Life is a journey, a sacred pilgrimage
At Rosh Hashana, we begin a new journey — a journey into the new year of 5770. Even as we look ahead to what we hope the New Year will bring, we set aside some time to look back on the last year. This is the time to review and to reflect upon what we learned, who we met, what we accomplished, what we left undone.
As a people we are well acquainted with journey. Abraham and Sarah, guided by their faith in the one God, left home to journey together to a new land. Generations later, our ancestors traveled in the wilderness for 40 years after being redeemed from slavery in Egypt. We often focus on the beginning of that journey (redemption from slavery) and its end (entrance into Eretz Yisrael). But our Torah teaches that it was not only the endpoints of the journey that were important, but the journey itself. In the book of Numbers (chapter 33) we find a tribute to the entire wilderness experience, a record of the 42 steps of Israel’s journey from Ramases in Egypt to Abel-shittim in the plains of Moab, across the Jordan River from Canaan.
The Torah commands us to remember the Israelites’ travels because the journey is also a metaphor for our lives, as all of us are on our way. Through our narrative, we learn an important truth. When we embark on a journey, we not only end up in a different place from where we started, we are different because of the journey itself. We are changed by every event, every person with whom we interacted, each book we read, prayer we uttered, mitzva we observed. The person who enters a particular space or time or experience is not the same person as the one who leaves. The poet Alvin Fine teaches this lesson within the lines of a poem many of us hear only at funerals. But it has much to teach us today:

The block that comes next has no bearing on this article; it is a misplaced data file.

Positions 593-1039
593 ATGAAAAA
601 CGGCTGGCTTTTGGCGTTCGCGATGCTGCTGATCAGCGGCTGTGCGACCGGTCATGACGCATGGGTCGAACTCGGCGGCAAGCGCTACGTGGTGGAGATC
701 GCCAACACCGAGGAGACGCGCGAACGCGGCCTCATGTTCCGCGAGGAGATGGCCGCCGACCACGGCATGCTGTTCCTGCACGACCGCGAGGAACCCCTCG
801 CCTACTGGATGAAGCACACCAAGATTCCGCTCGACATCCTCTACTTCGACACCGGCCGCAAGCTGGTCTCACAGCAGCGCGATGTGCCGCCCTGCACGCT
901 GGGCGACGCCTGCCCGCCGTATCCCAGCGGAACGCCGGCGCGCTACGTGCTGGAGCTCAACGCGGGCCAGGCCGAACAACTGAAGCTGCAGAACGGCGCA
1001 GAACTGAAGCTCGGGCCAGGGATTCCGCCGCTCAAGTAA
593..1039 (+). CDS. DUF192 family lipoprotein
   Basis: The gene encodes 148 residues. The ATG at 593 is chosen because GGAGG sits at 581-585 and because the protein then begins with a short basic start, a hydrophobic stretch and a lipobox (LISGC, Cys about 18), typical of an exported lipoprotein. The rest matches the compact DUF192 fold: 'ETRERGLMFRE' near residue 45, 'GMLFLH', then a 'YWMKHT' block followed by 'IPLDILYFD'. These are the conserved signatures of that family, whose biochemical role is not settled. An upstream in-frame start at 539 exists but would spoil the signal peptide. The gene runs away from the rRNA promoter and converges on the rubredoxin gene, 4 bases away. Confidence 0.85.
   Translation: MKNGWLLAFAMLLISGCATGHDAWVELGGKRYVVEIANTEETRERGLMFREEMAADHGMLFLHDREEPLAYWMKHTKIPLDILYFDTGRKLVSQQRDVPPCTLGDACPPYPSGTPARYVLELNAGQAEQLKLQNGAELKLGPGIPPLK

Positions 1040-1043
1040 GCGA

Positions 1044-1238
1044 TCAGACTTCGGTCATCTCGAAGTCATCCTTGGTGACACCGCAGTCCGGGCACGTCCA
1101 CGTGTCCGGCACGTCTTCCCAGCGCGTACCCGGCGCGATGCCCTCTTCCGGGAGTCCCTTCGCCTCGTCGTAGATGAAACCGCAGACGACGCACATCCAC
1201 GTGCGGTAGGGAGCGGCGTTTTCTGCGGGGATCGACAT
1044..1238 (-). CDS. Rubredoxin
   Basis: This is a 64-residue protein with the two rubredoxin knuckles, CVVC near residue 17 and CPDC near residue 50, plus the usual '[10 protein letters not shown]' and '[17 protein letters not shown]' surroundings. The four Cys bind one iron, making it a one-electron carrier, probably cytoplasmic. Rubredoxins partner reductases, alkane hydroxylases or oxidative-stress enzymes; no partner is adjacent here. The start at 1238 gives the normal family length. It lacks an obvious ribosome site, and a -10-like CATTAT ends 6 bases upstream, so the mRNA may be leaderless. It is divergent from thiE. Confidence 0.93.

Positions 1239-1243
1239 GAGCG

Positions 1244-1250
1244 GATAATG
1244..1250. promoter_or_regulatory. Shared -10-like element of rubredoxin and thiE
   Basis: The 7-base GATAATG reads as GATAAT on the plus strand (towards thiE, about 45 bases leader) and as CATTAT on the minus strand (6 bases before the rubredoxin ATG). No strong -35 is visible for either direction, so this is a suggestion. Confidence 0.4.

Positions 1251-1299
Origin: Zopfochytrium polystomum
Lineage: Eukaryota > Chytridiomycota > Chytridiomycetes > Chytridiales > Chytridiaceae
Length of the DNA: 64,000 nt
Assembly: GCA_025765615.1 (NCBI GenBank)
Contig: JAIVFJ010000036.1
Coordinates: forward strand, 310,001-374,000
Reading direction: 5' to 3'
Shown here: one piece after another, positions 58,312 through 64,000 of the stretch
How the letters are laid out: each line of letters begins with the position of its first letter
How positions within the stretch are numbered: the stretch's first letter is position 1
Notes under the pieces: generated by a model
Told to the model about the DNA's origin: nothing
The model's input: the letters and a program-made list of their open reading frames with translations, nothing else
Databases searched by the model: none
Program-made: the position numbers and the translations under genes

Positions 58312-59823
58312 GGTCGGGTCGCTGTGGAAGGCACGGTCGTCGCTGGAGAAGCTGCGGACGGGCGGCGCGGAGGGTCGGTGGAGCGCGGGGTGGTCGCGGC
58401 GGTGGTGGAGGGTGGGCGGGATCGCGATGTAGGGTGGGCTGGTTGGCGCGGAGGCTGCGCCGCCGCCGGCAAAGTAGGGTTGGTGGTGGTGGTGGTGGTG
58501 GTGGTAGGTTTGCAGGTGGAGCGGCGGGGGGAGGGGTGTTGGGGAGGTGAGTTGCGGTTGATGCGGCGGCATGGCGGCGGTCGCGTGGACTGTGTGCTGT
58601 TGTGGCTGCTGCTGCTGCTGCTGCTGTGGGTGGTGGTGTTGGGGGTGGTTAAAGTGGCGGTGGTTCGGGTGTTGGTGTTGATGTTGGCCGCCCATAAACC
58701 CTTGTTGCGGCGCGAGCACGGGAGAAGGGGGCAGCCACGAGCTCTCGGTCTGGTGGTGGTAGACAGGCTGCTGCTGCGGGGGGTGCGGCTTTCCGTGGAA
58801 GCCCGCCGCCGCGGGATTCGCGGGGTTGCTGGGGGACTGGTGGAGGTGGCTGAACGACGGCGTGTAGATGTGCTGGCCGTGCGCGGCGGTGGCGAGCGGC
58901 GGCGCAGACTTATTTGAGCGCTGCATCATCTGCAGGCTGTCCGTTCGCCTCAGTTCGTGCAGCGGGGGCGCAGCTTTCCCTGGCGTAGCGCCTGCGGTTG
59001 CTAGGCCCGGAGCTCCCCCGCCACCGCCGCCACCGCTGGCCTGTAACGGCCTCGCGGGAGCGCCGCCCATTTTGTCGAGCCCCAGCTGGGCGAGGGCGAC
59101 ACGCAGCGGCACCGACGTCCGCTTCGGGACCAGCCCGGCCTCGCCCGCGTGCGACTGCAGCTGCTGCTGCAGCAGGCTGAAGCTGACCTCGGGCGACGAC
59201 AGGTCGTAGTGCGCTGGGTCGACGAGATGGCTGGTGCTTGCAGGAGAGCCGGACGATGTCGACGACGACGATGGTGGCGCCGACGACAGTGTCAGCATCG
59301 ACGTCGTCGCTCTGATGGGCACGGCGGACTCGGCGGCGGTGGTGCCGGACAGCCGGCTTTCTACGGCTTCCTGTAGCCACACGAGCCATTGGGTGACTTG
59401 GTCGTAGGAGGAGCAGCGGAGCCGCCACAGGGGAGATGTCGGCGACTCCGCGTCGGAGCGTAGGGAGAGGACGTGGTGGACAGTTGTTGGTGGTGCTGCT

Birth is a beginning
And death a destination
But life is a journey,
A going — a growing
From stage to stage.
From childhood to maturity
And youth to age.
From innocence to awareness
And ignorance to knowing;
From foolishness to discretion
And then perhaps to wisdom.
From weakness to strength
Or strength to weakness —
And, often back again.
From health to sickness
And back we pray, to health again.
From offense to forgiveness,
From loneliness to love,
From joy to gratitude,
From pain to compassion,
And grief to understanding —
From fear to faith.
From defeat to defeat to defeat —
Until, looking backward or ahead,
We see that victory lies
Not at some high place along the way,
But in having made the journey,
stage by stage
A sacred pilgrimage.
What will we do this year to ensure we make our journeys sacred? This is the time to commit ourselves to a year of growth, of learning, of the pursuit of holiness, to the pilgrimage, day by sacred day.
Shana Tova umetuka. May the New Year be sweet for you and all of your loved ones.
(This column is a service of the Greater Pittsburgh Rabbinic Association.)